Panel members provide their own perspective on what clinical pathways encompass.
The discussion began with each of the panelists providing their unique perspective on clinical pathways.
Michael Fisch, MD, MPH, said that they are optimal care choices among a larger set of evidence-based choices that oncologists come across, although “they may not be as comprehensive as the guidelines developed by the [National Comprehensive Cancer Network].” His organization, AIM Specialty, is more focused on drug regimen treatment choices, he added, with emphasis is on efficacy and safety, with cost considered only when the first 2 features overlap for the treatments being compared.
Kathy Lokay concurred with Dr Fisch, adding that Via Oncology takes a slightly different approach that caters specifically to their customer base, which is primarily cancer centers. Our pathway development committee leans toward a more stratified pathway driven by a specific case presentation. She added that while pathways were “initiated on the medical oncology drug side, they lend themselves to virtually every aspect of cancer care,” including radiation oncology, surgical oncology, and symptom management. She emphasized that the intent of clinical pathways is to standardize the best evidence-based care.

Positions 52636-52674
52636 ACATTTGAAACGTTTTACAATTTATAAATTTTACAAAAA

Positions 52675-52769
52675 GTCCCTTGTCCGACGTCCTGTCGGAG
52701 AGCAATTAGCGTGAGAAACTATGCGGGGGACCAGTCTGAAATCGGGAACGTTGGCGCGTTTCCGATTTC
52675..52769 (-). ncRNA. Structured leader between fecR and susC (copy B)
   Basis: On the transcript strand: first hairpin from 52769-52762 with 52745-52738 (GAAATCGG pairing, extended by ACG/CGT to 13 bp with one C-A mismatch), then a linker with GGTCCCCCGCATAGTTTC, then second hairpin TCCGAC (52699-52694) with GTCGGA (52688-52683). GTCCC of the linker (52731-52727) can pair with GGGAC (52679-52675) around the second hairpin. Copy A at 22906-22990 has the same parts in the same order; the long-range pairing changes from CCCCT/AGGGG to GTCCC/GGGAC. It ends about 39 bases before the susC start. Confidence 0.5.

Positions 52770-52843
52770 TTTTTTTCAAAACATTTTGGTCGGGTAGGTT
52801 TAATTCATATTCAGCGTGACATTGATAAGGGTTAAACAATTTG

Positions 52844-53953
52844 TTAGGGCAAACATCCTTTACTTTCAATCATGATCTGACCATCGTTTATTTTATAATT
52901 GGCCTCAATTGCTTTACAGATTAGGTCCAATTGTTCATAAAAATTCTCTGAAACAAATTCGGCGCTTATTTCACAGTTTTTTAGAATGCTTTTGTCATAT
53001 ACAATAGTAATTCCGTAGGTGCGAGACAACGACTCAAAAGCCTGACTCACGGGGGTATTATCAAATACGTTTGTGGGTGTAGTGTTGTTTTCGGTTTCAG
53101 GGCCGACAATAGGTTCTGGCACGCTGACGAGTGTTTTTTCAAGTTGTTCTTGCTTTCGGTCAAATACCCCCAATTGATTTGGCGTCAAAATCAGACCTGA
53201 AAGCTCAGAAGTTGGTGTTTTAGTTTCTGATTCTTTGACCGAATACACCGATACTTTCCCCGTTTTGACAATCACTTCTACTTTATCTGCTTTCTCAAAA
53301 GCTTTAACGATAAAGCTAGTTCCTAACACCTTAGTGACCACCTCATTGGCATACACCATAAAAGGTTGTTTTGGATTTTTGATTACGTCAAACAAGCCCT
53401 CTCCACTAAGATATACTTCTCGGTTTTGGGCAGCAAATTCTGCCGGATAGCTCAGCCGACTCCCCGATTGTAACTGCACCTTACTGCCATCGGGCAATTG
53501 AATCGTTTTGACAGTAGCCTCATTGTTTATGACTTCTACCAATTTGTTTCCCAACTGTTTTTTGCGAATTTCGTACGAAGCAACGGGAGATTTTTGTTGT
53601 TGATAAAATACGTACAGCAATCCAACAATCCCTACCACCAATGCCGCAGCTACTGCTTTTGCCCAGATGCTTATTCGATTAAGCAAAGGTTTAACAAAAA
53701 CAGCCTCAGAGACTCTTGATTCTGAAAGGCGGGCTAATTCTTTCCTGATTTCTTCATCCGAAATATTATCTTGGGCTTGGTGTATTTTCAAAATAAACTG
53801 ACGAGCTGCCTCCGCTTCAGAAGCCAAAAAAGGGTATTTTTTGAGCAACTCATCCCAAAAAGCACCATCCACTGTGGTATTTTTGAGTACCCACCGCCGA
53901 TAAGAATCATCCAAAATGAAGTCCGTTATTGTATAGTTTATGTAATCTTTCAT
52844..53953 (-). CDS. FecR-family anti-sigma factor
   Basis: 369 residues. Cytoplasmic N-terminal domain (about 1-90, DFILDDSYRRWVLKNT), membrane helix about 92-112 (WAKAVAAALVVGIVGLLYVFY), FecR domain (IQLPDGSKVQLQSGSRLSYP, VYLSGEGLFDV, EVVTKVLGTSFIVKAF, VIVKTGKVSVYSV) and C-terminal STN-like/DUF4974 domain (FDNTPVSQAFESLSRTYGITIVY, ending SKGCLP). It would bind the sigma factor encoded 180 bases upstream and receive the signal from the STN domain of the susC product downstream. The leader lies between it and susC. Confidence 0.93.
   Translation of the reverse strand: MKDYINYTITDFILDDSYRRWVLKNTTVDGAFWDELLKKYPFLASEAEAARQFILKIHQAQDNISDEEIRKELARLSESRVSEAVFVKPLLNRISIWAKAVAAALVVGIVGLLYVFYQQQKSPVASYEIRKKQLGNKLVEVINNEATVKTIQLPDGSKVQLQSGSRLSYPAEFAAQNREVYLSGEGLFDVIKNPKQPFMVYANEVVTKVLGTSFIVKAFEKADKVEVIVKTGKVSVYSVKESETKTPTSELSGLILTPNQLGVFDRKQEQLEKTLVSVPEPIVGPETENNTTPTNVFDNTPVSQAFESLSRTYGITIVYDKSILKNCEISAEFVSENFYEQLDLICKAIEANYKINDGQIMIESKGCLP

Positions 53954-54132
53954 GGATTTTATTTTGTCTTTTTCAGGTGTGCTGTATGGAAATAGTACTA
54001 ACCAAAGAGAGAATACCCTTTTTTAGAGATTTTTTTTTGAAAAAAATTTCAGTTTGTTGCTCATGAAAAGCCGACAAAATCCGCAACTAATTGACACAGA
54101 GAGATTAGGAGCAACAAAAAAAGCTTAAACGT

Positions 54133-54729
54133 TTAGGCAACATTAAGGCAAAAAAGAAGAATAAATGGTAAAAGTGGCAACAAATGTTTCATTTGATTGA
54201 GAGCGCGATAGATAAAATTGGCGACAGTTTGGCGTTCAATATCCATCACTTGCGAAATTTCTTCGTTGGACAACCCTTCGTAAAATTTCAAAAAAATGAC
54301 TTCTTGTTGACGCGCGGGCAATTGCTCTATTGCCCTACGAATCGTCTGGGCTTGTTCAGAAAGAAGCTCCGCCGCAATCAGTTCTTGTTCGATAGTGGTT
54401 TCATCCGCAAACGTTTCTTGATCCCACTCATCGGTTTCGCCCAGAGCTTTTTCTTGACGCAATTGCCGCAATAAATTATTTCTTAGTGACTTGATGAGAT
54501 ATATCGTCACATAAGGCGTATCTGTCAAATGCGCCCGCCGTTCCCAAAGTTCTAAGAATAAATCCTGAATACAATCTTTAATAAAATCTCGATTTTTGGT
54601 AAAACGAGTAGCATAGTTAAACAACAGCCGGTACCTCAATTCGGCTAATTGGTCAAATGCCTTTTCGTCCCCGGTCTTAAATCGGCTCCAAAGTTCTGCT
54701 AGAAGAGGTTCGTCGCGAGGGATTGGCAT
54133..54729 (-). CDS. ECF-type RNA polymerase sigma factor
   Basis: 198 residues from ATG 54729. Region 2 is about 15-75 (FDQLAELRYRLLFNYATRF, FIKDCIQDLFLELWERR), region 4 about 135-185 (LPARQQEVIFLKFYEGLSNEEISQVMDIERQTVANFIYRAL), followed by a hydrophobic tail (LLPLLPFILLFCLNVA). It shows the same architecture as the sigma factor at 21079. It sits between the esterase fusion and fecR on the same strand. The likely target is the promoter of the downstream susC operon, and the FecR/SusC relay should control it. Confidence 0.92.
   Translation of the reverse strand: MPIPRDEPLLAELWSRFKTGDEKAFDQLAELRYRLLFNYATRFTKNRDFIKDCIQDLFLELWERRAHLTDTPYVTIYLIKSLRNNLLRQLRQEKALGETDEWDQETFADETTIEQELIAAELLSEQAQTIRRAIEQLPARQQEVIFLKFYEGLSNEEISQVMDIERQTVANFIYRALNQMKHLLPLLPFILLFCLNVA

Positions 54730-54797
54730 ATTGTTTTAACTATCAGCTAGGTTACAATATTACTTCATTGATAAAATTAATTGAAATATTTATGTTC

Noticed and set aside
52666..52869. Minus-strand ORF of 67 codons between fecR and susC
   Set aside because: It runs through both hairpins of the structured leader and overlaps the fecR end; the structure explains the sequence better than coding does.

“If you want to be a purist, in my way of thinking about it, the element that’s unique about pathways is a longitudinal characteristic,” said Robert Dubois, MD, PhD, unlike guidelines that work off of a single node.
According to Blaise Polite, MD, MPP, clinical pathways are a way to ensure some consistency in how we see patients “such that if a patient comes into my office or comes into one of my satellite’s offices with the same diagnosis, they’re not being treated in several different ways. It’s not whose door [patients] choose to open on that day and what appointment they get, but much more a consensus driven opinion by experts using evidence-based medicine.”